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The Mind-Gut Connection

We’ve all experienced it before: the nervous flutter of butterflies in your stomach before an important event or the power of love robbing you of your appetite and tying your stomach in knots. Much of our emotional and intellectual experiences are located at waist-level, and this connection is hardly surprising; after all, the human brain and gut are cut from the same cloth and share the same developmental background. There is still much more to learn about this special relationship, which is why research teams the world over are working hard to unlock the secrets of the brain, the gut, and the axis between them.

The human gut: detecting and managing stress

Deadlines, exams, anxiety. Many people report that workplace or personal stress causes havoc with their digestive system. But not only are our digestive organs – the stomach and intestines – affected by constant pressure, the inhabitants of our gut suffer too. For one thing, the increased release of stress hormones can lead to a drop in the diversity of bacterial species, and for another, the slowdown in digestive activity can cause a shift in the bacterial balance.

Conversely, studies indicate that our intestinal flora has a say in how we manage stress: whether we cope well with stress or are easily overwhelmed by it is determined to a certain extent by the state of our intestinal flora. To mitigate the risk of creating a “stress-induced vicious circle”, we recommend that you pay attention to your gut and take good care of it, especially in times of heightened stress.

Happiness begins in the gut – but what makes your gut happy?

As our gut and its ecosystem are very sensitive, it is especially important that we take good care of their health. Here are some active steps can we take to ensure the comfort of our wellness organ and its microbial inhabitants:

  • Food for thought: How and what we eat affects our intestines. The best way to lighten the burden on your intestines is to choose your portions wisely, eat slowly and chew your food properly. In addition, a gut-friendly diet should include diverse, unprocessed, organic, local and plant-based foods.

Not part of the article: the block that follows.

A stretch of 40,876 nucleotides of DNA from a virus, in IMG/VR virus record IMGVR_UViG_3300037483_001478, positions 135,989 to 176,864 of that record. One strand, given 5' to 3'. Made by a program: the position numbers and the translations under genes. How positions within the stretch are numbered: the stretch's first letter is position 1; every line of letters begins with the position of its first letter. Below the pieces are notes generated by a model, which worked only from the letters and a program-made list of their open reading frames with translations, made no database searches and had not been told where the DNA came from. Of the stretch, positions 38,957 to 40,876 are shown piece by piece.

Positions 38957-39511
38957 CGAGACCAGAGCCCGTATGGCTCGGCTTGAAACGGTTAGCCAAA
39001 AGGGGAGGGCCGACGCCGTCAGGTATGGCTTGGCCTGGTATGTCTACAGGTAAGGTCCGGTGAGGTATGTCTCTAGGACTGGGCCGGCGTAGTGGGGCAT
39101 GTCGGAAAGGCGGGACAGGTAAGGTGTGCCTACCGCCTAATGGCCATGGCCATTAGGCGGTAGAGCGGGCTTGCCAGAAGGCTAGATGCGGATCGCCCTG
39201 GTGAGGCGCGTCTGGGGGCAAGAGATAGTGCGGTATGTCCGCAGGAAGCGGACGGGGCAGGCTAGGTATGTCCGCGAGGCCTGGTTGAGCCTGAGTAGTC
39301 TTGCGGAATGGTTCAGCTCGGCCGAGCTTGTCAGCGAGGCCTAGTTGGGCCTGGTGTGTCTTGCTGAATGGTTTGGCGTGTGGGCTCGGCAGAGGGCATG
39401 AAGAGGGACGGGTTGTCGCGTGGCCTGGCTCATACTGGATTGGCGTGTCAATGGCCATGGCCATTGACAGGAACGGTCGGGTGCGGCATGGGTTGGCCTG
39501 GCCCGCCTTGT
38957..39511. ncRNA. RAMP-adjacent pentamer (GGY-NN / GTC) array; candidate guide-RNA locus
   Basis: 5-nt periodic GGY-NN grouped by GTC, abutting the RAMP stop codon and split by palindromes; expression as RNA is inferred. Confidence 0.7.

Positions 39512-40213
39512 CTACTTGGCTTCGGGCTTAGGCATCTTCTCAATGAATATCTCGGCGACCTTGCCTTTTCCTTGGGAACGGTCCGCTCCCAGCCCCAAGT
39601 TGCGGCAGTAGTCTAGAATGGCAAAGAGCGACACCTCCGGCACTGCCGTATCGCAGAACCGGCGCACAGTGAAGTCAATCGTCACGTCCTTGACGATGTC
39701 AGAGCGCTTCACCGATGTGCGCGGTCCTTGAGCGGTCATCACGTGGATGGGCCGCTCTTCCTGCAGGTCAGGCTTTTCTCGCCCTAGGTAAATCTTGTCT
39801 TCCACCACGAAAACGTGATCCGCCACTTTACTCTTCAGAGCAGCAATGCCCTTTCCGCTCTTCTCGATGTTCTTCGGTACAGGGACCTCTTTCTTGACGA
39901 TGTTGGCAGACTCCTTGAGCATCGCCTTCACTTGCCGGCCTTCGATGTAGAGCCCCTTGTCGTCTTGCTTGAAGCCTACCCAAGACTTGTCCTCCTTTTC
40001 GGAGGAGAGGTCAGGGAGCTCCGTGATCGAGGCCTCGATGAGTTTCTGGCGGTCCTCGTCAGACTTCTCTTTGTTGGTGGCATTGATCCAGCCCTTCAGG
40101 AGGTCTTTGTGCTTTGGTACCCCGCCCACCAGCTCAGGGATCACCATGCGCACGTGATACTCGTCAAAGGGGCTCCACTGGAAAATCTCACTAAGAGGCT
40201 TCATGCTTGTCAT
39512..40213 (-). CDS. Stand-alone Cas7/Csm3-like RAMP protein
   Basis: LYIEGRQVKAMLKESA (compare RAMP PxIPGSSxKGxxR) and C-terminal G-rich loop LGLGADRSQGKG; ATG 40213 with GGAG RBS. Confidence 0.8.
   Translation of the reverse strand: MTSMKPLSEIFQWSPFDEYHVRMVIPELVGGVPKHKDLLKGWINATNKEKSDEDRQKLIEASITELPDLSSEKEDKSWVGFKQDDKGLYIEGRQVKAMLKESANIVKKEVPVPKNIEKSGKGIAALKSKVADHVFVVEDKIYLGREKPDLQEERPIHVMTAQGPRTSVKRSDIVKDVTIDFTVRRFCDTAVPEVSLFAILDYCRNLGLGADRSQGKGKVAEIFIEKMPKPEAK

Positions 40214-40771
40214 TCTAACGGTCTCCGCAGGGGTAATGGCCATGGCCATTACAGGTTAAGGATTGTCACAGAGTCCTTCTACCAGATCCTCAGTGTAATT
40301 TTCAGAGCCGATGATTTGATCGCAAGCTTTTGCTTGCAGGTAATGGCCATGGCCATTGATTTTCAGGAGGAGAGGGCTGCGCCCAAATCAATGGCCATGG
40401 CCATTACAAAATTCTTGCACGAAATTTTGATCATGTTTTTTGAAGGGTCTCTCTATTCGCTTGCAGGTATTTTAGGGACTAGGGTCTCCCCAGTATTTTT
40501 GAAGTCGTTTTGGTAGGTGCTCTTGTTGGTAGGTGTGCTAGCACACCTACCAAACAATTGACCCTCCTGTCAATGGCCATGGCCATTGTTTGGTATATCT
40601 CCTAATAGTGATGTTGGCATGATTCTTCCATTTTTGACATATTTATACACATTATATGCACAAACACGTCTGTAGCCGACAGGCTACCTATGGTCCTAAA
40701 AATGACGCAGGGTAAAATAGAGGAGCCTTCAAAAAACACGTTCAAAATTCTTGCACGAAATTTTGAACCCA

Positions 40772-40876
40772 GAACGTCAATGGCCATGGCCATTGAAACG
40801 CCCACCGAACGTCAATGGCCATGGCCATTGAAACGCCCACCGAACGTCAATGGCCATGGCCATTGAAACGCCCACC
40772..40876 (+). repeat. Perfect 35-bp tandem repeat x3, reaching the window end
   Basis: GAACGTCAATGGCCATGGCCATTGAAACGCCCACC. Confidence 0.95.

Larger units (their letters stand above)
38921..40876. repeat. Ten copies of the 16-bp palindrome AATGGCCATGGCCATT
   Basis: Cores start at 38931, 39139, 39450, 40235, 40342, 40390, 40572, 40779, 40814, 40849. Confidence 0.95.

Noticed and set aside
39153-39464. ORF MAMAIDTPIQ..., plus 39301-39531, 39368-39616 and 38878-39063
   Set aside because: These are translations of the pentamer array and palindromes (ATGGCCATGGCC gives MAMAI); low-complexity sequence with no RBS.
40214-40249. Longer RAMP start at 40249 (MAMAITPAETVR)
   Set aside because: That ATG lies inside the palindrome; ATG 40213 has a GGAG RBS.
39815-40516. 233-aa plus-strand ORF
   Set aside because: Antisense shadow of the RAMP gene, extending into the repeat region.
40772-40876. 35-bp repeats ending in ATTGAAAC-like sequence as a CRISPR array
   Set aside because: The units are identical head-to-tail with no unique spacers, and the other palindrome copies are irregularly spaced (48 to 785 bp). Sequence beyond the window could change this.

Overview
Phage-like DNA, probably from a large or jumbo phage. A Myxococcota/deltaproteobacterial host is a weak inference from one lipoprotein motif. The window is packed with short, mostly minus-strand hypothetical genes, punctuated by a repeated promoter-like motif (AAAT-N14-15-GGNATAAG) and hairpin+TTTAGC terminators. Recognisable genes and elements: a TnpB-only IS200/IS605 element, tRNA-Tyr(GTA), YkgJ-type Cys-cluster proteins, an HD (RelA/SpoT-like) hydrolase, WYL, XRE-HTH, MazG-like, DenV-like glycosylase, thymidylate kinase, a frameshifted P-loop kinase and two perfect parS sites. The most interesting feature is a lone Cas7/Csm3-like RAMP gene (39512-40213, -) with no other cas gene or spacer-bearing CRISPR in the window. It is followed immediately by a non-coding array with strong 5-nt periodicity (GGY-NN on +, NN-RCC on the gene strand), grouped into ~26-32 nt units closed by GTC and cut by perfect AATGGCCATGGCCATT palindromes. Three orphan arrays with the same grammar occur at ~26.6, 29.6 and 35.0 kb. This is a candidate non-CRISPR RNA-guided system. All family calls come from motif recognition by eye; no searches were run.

• Tasty vitamins: The folds and projections of the intestinal mucosa give it an enormous surface area, making it the body’s largest contact surface with the outside world. This ensures that nutrients from food are absorbed as efficiently as possible. However, it is equally important to ensure the mucosa itself is supplied with all the proper nutrients. For example, a good supply of vitamins A, B2, niacin and biotin supports the maintenance of normal mucous membranes, including those of the intestine.
  • Feeding time at the zoo: Intestinal flora may live in perpetual darkness, but they are currently in the spotlight of scientific research. Their recognition among scientists is no coincidence, as our very own menagerie of intestinal bacteria wields a tremendous power over our health and well-being. It is therefore all the more important to make sure the “good guys” feel at home in our gut. Beneficial intestinal bacteria are especially fond of soluble dietary fiber from plant-based foods (e.g. psyllium seeds, chicory, citrus fruits or apples).
  • Bitter agents for digestion: Modern plant breeding methods have largely eliminated natural bitter agents from our diet. This is a pity, because bitter taste sensations can trigger quite a number of processes in our body. For example, bitter agents (e.g. from artichokes, dandelions or milk thistle) can stimulate the liver and gall bladder and thus support the intestines during digestion.
  • Ready meals mean hungry microbes: You never eat alone – your bacteria join you for every meal. What is their favorite food? As we said before, it’s dietary fiber. The prevalence of fast food and ready meals, however, means that we consume a maximum of one tenth of the dietary fiber that our hunter-gatherer ancestors used to eat. This is detrimental to our microbiome, whose diversity is impoverished by a low-fiber diet. In addition, these foods usually contain lots of unnecessary additives that can have an adverse effect on the composition of the intestinal flora.
  • Sugar – the dark side of sweetness: The average German eats the equivalent of 34 sugarcubes per day whereas, according to the WHO, it should be no more than eight. Sweetness has its dark sides – not least when it comes to the intestines. The harmful bacteria and fungi inside our intestines feed off sugar, and too much of it can cause them to proliferate.
  • Germ-free isn’t always trouble-free: Hygiene is important, especially in times like these. That goes without saying. Too much hygiene can however come at a cost to our microbiome. There’s a reason we let children play in the dirt – it helps prevent allergies and asthma.
  • Drugs and alcohol – double trouble: Recent studies have shown that a number of drugs can interfere with our intestinal flora – not just antibiotics, whose disruptive effect is already widely known, but other drugs as well. From a microbial perspective, alcohol is another troublemaker. It can damage both our gut flora and intestinal mucosa.
  • Get your sneakers on: Sport is a miracle cure in many respects, including the digestive system. Three endurance training sessions (e.g. jogging, hiking, swimming) per week will not only keep your cardiovascular system healthy, but your intestines as well. Improved circulation also has a beneficial effect on the digestive system.

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